We know all about the health benefits of salmon. Its high omega-3 content makes it fantastic for supporting brain health, hormone function, reducing inflammation and joint pain, and even promoting skin health. Not to mention it’s also high in protein – and super delicious!
Omega-3s, found in abundance in salmon, play a key role in optimising fertility and general health. Omega-3 fats support your reproductive hormones, and are actually essential for the production of these hormones. And as you know, if you’re not producing your sex hormones, it becomes pretty difficult to conceive…
So regardless of whether you opt for farmed or wild salmon, both provide critical nutrients to optimise your chances of conceiving, and growing a healthy baby.
And if trying for a baby isn’t on the cards for you right now, you’re still benefitting equally from eating salmon with plentiful support around benefiting heart health and inflammation management, particularly important for those with PCOS and endometriosis.
So let’s get into it: which type of salmon should you be opting for if you’re looking to optimise the nutritional value or benefit?
Research by Australia’s Sustainable Seafood Guide reveals farmed Atlantic salmon offers the highest nutritional quality of all salmon varieties available in Australia.
But the next question is: should you opt for farmed or wild salmon? Which is healthier?
When it comes to nutritional value, you want to be looking for a salmon variety that contains the ideal ratio of omega-3 to omega-6 fatty acids (Riediger et. al, 2009). Fatty acids are a widely used phrase, which acts as an umbrella term for a range of fatty acids important for health and disease prevention. Consuming these in the ideal ratio of up to 4:1 (omega-3:omega-6) (Simopoulos, 2002) ensures you’re getting the maximum bang for your buck in terms of health benefits. The lower the ratio of omega-3 to omega-6, the more your risk of diseases such as cardiovascular disease, cancer, and other inflammatory diseases, is reduced (Simopoulos, 2002).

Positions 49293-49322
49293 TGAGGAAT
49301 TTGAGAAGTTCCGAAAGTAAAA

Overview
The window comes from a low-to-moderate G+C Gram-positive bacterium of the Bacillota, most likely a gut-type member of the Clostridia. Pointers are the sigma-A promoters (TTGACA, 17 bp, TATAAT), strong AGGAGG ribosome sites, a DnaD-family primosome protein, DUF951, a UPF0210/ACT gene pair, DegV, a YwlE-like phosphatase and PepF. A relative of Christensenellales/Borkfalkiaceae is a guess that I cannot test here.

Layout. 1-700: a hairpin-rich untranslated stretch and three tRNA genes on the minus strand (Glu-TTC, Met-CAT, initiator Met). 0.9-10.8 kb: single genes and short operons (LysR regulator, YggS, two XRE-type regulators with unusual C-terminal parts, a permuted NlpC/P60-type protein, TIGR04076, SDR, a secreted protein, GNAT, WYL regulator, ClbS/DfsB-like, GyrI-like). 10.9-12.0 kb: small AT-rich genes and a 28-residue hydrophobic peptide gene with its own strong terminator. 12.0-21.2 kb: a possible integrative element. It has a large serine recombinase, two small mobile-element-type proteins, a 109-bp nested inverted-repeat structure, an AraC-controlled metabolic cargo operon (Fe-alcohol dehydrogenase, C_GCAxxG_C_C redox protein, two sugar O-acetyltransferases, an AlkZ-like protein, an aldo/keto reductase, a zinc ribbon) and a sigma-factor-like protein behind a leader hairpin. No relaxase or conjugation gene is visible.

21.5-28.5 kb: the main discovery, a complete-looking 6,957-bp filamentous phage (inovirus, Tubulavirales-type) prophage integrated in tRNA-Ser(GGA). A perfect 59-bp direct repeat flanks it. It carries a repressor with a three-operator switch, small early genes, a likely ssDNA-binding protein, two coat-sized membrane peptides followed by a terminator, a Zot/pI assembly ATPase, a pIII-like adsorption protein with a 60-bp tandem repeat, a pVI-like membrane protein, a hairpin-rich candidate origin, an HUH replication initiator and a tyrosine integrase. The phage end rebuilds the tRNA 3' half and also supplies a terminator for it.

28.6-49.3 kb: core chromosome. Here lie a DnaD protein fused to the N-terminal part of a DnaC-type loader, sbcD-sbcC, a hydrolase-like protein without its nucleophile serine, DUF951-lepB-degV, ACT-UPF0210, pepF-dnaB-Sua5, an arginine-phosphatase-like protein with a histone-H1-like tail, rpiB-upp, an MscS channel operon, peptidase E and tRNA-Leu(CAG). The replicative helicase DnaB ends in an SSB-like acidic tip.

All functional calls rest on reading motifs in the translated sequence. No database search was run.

EPA and DHA, the two omega-3 fatty acids you’ve likely heard of, play a key role in healthy development and ageing and reducing your risk of disease, while omega-6 fatty acids play a key role in brain function and decreasing inflammation in your body (Innes et. al, 2018) when consumed in the optimal ratio to omega-3s.
Both Omega-3s and -6s are contained in salmon, but here’s where the farmed vs wild debate gets interesting. While both wild and farmed salmon contain large amounts of omega-3s, they have very different quantities of omega-6s. In fact, farmed salmon contains around four times the amount of omega-6 fatty acids than wild salmon (Blanchet et. al, 2005). While this isn’t a big concern, it does mean wild salmon has a much more ideal ratio of fatty acids if you’re looking to maximise the health and nutrient benefits you’re getting.
As with most seafood, salmon is subject to some contamination, or compounds that can have negative health effects, including increased cancer risk, if consumed in excess. But first things first, before you panic: both farmed and wild salmon are within the Australian health guidelines for fish consumption, meaning you can eat both varieties without having to worry about any negative side effects to your health (Foran et. al, 2005).